Buying shoes that work well for your feet and style is no small, well, feat. That’s why you’ll want to keep them in great condition for as long as you can. A big part of shoe maintenance is cleaning them, but you don’t want to overdo it.
So how often should you clean your running or cycling shoes?
Ideally, one would want to wash his or her shoes every two weeks, but at least once a month. This is true for both running and cycling shoes.
Let’s dive into the ways to clean your shoes and some signs that they need to be replaced.
Is It Bad to Wash Your Shoes?
No, it’s not bad to wash your shoes, but there is such a thing as over-washing shoes. In addition, you will have to be extra careful with drying, though, and you’ll want to avoid harsh products that could cause damage.
It can be super tempting to chuck your running shoes right in the washer, but this will seriously damage the shoes. Instead, you should plan on handwashing your shoes. This will get them clean without damaging any of the material (or damaging your washer). You’ll need to remove the insoles and the laces first – this will allow for a more thorough cleaning.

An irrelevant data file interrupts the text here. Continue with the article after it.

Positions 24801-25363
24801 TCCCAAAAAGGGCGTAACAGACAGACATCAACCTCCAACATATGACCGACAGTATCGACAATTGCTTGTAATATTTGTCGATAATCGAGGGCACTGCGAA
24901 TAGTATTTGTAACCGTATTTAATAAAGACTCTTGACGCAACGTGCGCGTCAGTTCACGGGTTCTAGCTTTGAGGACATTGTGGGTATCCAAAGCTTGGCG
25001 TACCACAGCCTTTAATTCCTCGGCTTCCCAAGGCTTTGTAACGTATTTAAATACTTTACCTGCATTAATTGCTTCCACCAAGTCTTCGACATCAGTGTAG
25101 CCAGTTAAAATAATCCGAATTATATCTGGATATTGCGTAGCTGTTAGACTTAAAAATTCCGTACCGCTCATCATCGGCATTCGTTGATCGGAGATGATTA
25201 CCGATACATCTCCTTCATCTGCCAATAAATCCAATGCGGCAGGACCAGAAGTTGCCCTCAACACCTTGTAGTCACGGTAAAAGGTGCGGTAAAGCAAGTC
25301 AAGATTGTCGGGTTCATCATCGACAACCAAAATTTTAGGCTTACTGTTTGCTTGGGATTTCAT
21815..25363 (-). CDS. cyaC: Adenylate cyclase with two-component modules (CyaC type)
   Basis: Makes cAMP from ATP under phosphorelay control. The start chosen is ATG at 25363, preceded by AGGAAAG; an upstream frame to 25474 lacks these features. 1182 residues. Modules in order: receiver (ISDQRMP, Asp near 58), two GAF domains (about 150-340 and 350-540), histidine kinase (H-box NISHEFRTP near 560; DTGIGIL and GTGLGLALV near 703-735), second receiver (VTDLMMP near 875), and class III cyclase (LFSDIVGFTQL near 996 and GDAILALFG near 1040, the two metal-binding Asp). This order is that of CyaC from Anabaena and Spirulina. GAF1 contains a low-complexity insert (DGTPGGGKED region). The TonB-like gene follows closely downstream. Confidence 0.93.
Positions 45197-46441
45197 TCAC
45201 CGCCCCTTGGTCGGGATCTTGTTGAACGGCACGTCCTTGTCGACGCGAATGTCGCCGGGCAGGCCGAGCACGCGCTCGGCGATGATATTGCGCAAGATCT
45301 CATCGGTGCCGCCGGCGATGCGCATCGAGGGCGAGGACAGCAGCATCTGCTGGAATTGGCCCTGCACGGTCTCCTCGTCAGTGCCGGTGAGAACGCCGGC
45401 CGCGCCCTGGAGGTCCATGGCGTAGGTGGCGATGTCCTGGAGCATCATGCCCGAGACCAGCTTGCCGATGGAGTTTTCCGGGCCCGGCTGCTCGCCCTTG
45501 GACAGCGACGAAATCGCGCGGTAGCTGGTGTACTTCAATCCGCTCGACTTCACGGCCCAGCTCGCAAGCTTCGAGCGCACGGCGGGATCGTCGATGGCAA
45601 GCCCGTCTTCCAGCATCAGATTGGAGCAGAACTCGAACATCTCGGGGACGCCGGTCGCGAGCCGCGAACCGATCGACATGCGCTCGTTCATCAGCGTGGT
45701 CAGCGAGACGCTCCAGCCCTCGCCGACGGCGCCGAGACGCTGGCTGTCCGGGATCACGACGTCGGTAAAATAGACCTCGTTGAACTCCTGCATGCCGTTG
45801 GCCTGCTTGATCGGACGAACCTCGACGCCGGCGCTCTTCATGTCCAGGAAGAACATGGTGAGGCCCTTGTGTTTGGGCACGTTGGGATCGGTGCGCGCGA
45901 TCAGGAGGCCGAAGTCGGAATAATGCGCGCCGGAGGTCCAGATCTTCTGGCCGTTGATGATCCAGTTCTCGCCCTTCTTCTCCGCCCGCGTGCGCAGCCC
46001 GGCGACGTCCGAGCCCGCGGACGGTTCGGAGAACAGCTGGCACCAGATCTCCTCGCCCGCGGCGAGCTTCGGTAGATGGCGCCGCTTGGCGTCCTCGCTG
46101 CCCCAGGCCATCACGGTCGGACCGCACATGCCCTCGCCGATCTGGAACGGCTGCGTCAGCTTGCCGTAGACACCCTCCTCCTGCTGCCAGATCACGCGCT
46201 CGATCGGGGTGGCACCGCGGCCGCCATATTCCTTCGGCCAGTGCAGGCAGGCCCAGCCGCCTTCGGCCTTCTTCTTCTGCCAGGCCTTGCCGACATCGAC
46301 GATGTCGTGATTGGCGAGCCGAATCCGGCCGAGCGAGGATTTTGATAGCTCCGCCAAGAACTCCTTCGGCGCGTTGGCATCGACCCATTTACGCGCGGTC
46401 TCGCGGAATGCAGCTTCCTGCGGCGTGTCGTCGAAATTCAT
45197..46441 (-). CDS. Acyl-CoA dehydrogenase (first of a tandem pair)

Most laundry detergents are made for clothes, so you can opt to either buy a specialty shoe wash (Amazon Link) or just take your chances with the detergent.
Mix the soap with a bit of water and use a lint-free or microfiber cloth to work the solution into the shoe. Don’t add too much water or soap, though. The goal is to get the gunk off without oversaturating the shoe. If you do this regularly (say, once a month, depending on how often you run), you can expand the lifespan of your shoes (Source).